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Trouble with Spikes
27 March 2016

Trouble with Spikes

Human coronaviruses (HCoVs) are involved in many human respiratory diseases, including the common cold. They can also invade neurons [nerve cells] so it’s thought that they may be involved in some neurological diseases. The image shows neurons with their nuclei in blue. The red ones have been infected by HCoV, whereas the green ones haven’t. Scientists studying them recently found a mutation in HCoVs taken from patients that wasn’t in the laboratory version. This mutation leads to a change in the spike protein, which means that it can be cut up by the cells it invades. This makes the mutated viruses less deadly and slower to spread through the nervous system, though they are still just as capable of invading neurons. They also kill fewer victims, so they could be more likely to create long-term infections of the nervous system as the hosts survive.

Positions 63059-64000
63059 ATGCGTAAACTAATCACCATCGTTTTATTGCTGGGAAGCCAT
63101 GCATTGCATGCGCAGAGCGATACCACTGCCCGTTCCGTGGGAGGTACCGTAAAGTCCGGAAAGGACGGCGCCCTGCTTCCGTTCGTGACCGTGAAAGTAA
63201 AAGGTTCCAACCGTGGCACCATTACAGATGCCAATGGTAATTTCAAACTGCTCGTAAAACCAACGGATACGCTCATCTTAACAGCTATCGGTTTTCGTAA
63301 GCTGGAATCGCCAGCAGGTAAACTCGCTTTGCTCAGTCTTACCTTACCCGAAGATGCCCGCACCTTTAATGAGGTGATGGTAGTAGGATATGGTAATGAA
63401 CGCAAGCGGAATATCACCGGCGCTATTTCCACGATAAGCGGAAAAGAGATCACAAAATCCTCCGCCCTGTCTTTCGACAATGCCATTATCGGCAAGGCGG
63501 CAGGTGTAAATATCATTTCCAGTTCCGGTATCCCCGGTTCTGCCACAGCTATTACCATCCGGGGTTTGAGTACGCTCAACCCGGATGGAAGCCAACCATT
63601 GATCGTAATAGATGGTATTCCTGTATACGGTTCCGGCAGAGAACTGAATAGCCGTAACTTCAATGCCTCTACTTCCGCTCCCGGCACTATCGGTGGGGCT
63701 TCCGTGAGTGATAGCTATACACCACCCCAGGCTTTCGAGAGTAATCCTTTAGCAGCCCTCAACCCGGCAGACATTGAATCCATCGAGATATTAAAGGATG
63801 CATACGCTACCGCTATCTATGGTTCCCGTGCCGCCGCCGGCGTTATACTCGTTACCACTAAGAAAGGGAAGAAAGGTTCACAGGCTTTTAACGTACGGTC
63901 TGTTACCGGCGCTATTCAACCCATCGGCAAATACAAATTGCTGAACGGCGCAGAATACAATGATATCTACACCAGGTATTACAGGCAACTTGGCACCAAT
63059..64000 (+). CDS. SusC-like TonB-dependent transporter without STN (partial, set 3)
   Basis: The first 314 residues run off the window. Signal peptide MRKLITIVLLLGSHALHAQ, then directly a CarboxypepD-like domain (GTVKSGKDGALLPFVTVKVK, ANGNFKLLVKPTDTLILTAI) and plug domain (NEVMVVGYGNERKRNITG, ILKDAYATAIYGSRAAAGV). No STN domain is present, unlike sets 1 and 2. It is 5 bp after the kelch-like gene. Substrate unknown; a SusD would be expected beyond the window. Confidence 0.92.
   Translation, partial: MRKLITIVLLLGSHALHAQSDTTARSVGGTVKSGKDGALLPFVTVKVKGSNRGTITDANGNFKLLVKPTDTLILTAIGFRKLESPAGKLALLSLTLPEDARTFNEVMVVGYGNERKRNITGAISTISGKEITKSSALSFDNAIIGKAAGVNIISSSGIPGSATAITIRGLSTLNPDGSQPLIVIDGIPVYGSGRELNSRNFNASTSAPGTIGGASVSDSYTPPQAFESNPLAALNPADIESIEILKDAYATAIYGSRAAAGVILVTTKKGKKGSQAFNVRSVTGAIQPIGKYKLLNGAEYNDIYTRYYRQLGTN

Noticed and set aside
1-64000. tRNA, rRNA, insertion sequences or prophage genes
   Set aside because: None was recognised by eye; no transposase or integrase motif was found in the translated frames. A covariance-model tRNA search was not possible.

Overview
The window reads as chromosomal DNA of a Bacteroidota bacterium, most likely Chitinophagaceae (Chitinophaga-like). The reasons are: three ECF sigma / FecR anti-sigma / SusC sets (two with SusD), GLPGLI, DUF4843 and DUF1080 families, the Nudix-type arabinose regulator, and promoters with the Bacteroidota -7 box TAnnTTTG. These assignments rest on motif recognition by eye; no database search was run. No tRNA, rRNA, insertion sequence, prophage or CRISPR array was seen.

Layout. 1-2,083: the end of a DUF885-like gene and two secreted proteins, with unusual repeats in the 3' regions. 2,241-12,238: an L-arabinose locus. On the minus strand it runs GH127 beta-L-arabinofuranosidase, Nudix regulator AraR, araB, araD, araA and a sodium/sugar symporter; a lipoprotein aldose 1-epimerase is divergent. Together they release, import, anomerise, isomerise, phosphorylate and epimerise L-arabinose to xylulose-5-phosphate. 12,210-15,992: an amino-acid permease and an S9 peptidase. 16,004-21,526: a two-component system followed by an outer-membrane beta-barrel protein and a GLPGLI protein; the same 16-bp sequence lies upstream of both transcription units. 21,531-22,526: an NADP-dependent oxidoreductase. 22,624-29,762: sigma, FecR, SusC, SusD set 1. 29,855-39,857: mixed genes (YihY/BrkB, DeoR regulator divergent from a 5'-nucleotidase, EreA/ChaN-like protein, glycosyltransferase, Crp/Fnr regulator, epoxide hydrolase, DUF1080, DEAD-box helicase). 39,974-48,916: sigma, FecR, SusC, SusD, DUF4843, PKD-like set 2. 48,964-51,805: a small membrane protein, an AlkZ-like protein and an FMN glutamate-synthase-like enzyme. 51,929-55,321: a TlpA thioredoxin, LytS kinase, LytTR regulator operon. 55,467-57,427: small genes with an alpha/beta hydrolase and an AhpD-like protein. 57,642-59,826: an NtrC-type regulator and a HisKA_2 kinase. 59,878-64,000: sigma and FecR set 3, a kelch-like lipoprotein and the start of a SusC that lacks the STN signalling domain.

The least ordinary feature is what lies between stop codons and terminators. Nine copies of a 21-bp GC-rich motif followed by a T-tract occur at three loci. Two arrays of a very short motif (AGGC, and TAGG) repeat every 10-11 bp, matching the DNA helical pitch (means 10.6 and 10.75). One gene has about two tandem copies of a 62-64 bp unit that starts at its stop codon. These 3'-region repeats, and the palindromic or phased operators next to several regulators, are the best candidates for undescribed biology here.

Written by Esther Redhouse White

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BPoD stands for Biomedical Picture of the Day. Managed by the MRC Laboratory of Medical Sciences until Jul 2023, it is now run independently by a dedicated team of scientists and writers. The website aims to engage everyone, young and old, in the wonders of biology, and its influence on medicine. The ever-growing archive of more than 4000 research images documents over a decade of progress. Explore the collection and see what you discover. Images are kindly provided for inclusion on this website through the generosity of scientists across the globe.

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